Fred VanVleet on Why the Raptors Are Title Contenders and His Challenge to Drake

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Image via Getty/Cole Burston
Image via Getty/Cole Burston

Don’t get it twisted: Fred VanVleet is competing for an NBA championship next season. He wants this to be clear.

The Toronto Raptors are coming off a so-called “rebuild year” that saw them obliterate expectations, finish fifth in the Eastern Conference, and put up a stouthearted fight against the Philadelphia 76ers. Add in the parity in the league, and that’s about all the convincing the team’s starting point guard needs that they can be chip contenders.

“I think that’s enough rebuilding for me at least. I’m not 20 years old, you know?” VanVleet tells Complex Canada. “As I’ve become the old man of this team somehow, I think it’s time to take advantage of these years.”

You can’t blame the 28-year-old for being ambitious. In his sixth NBA season, VanVleet cracked the All-Star roster for the first time, hit career highs in points (20.3), assists (6.7), and rebounds (4.4), and seamlessly emerged as the team’s clear leader in the wake of Kyle Lowry’s departure.

Playing a league-leading 37.9 minutes per game didn’t stop him from relishing the role off the court too. VanVleet was named a finalist for the NBA’s Kareem Abdul-Jabbar Social Justice Champion award for the way he went over and above for Canada’s disadvantaged communities this season—he created a University of Toronto scholarship for Black and Indigenous students, handed out backpacks in at-risk neighbourhoods, and launched a podcast amplifying BIPOC entrepreneurs. He’s also currently one of the faces of Amex Canada’s Blueprint, a mentorship and grant program that will help 100 BIPOC business owners across the country to keep betting on themselves.

We chatted with VanVleet about the future of the Raptors, his support for Canada’s marginalized communities, and a potential showdown between him and Drake.

At the end of last season there was this quote from you where you said, “I went from underrated to overrated very fast.” Can you talk about what you meant by that statement?
Nah, that was more so a joke for the Twitter people; you know, the people that like to play in the comments online. But yeah, I don’t actually think I’m overrated. That was more just a testament to reaching this level. And everybody who watches me is going to say, “How can he be better than that? What’s his next level?” People always put limits on me. So that was more so just a testament to how I view myself and how I challenge myself to be better and I’m not really ever satisfied with things that I’ve done because I know that I can do more. I’m just excited to come back a better player next year.

Are there any specific areas of your game that you plan to focus on this offseason?
I think priority number one for me is just to get my body back right. You know, to be able to sustain the amount of minutes and the wear and tear on my body. I suffered a couple of contact injuries that I couldn’t avoid, so I just [want to] get my body right, stronger, faster, quicker. And then obviously, I want to clean up my finishing at the rim, which is always going to be an adventure at my size; add the floater as another weapon in the toolbox and keep expanding on being a shooter. So I’m really looking forward to getting back out there with the team. We should be pretty exciting to watch next year.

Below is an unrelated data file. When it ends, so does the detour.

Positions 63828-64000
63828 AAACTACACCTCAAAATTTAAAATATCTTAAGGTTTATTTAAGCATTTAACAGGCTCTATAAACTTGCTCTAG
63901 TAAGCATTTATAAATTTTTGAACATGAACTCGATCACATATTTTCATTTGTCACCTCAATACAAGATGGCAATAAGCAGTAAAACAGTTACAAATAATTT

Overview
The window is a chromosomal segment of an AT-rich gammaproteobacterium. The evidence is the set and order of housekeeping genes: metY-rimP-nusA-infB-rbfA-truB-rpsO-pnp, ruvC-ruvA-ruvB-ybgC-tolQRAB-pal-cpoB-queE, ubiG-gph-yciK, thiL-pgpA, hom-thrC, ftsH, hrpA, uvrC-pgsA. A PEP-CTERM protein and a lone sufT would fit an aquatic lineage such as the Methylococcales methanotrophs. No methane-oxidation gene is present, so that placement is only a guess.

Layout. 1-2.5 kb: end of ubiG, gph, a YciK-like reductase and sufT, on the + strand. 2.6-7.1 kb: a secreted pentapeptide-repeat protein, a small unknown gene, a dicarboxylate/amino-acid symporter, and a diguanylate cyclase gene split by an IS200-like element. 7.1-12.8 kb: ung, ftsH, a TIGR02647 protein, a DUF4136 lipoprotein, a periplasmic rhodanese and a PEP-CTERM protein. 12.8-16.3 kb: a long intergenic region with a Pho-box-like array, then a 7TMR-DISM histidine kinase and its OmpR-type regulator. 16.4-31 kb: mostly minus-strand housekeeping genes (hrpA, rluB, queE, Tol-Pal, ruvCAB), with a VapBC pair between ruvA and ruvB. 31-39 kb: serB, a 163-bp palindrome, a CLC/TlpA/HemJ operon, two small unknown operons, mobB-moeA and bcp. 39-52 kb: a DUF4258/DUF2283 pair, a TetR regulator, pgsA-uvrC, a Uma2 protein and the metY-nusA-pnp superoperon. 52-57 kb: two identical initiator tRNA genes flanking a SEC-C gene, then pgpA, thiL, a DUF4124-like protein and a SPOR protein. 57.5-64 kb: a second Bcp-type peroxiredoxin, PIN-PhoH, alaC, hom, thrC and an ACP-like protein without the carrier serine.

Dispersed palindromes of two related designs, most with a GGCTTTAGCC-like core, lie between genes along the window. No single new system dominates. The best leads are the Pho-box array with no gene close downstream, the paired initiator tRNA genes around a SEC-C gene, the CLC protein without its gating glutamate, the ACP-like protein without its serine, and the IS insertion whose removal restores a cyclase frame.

Speaking of betting on yourself, something from this season that really warmed my heart was when you and Norman Powell released that Bet on the Grind collab between your personal brands. I love that you guys are still tight like that, even after he left the team. Are you still boys with a bunch of former Raptors? Do you guys all have a group chat going?
Yeah, no, we don’t do the group chat. But most of the time, once I meet somebody and we develop that brotherhood, that’s going to be for life, at least on my end. So me and Norm are still really close. We spend time together and that was something that just presented itself. I thought it was really cool because I was the first one to jump out there with a brand. I remember everybody thought I was crazy when I did it, but Norm just started picking my brain day by day to see how he wanted to do his. So he ended up launching his own line. And then this collab was all them. Him and his team put all that together and all I had to do was sign off on it. I thought that was a cool moment where everything came full circle. Sometimes I’ll jump out the window and do crazy stuff that everybody else wants to do, but they may not have the wherewithal to go do it. So I’ll take the bullets for everybody else.

It’s always a big moment in Toronto when Drake drops. He’s got such a huge presence on the team; he’s incredibly vocal at games. What’s your relationship like with The Boy?
He’s just a good dude, man. He’s a good dude. We love having him at the games. We love having him as a Raptors fan. He’s just a super cool guy. Obviously, I was a fan before I met him. So just to be able to create a relationship with him over the years is really dope. And he means a lot to the city and to the country as one of the more famous Canadians of our time. I think he’s a great ambassador for basketball and for Canada.

And he plays ball too. I know there’s that clip of him playing Lowry this season. Have you ever played Drake one-on-one?
Nah, I think he’s ducking me. I think he’s ducking me. But we’re gonna set it up. I just told him we gotta play for money. But we’re gonna set it up.

How much are you gonna put on the line?
I don’t know. That’ll be up to him. He’s got way more money than I do, so we’ll see.

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